So welcome to Federal politics, Rob Oakeshott. Barring some disaster, the former National will become the third independent in the House of Representatives on 6 September, succeeding his former boss Mark Vaile in Lyne.
Oakeshott is a nightmare for the Nationals. Neither Labor nor the Liberals are running in Lyne. There’ll be no three-cornered contest. In fact, there’ll be no contest at all. Oakeshott won 67% of primary votes last year in his state seat of Port Macquarie, which is wholly within Lyne. If the Coalition was still in power, the Nats – in the shape of former Port Macquarie mayor Rob Drew – might have a chance, but their political irrelevance means there’s never been a better time to send an independent to Parliament. The Nationals will have to spend a lot of money in what they know deep down is going to be a losing cause.
Warren Truss calling Oakeshoot a Labor patsy will only help his cause. Oakeshott has made a virtue out of working with the NSW Labor Government. In fact he owes some of his success following his departure from the Nationals in 2001 to Bob Carr, who saw in the young, moderate republican a chance to mess with Coalition minds, especially as he was encouraging a strong “Country Labor” push at the time. Carr made sure Oakeshott was given plenty of access to his ministers, and Oakeshott went from strength to strength at subsequent elections. All of that bodes well for working with the Federal Government.
But Oakeshott is a Nationals nightmare, too, because he represents a huge missed opportunity for the party. As a young progressive National, Oakeshoot should have represented the party’s future in sea-change seats like those along the NSW Central and North Coasts – focussed strongly on local politics, but more in tune with a changing electorate than the Nats from Central Casting like Vaile and the current “generational change” leader, Truss. The likes of Oakeshott should have represented a chance for the Nationals to evolve into a less homogeneous, more locally-focussed regional and rural party. Instead, he will now represent another milestone on the path to political oblivion for the country cousins, who have already seen two leaders’ seats – Ian Sinclair’s stronghold of New England and, most famously, Charles Blunt in Richmond, fall from the party’s grasp.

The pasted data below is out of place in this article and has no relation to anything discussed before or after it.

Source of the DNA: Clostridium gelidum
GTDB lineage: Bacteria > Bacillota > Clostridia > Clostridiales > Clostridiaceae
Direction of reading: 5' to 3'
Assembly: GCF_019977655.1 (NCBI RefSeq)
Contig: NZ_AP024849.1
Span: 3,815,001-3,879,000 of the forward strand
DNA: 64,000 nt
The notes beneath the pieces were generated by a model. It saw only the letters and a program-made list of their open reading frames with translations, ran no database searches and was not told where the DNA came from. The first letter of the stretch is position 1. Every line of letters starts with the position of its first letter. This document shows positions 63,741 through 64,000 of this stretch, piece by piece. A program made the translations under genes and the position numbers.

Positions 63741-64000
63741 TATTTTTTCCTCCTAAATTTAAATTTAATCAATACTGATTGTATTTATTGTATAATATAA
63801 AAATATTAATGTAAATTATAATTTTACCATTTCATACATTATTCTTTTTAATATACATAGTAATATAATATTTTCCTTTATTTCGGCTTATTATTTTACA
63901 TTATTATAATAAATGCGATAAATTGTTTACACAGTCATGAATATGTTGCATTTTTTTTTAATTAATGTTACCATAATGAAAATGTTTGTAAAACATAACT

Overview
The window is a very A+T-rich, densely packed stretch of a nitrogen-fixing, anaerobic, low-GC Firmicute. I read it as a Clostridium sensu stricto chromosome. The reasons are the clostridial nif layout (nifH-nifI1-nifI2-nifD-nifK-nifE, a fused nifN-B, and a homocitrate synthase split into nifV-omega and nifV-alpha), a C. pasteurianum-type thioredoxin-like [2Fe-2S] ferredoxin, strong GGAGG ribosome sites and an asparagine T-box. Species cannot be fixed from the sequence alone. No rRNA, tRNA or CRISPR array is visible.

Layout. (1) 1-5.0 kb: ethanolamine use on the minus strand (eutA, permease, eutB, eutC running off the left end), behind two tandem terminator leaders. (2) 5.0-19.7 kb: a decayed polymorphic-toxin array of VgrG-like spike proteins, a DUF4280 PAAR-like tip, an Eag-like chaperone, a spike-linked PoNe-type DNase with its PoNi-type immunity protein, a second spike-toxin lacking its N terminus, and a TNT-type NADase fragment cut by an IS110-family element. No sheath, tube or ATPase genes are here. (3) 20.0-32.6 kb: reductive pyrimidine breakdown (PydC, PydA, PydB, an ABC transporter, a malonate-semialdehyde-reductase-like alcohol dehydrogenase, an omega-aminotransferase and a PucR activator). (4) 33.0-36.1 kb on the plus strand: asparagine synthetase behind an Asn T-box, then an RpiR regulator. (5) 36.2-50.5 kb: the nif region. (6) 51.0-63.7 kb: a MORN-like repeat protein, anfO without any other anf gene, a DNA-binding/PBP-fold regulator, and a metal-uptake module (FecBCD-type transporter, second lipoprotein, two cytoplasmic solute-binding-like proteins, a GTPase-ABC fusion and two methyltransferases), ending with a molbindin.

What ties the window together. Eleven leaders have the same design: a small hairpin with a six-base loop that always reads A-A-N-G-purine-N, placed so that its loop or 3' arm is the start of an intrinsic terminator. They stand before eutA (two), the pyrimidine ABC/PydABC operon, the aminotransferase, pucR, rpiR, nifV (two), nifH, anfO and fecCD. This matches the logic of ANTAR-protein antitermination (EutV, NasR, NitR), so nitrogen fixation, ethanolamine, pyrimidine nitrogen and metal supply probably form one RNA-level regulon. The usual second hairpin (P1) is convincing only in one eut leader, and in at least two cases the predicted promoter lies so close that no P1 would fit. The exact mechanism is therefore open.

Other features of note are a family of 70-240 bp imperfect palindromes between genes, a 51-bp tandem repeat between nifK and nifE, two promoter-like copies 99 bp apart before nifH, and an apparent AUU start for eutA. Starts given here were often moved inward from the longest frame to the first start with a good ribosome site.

It’s no wonder the Nationals are so addled, they can only see a future inside the Liberal party.
Oakeshott also has a wicked sense of humour. He told Imre Saluzinksy that his decision to reject overtures from the Liberals (apparently Bill “More Overtures than Mozart” Heffernan) and run as an independent was because he kept spotting David Flint in Sydney. “He’s high up in the Liberal Party and it was like a ghost telling me to stand as an independent.”
Ouch. Poor Flinty – now he’s being blamed for losing seats for the Coalition, and he’s never even met the bloke.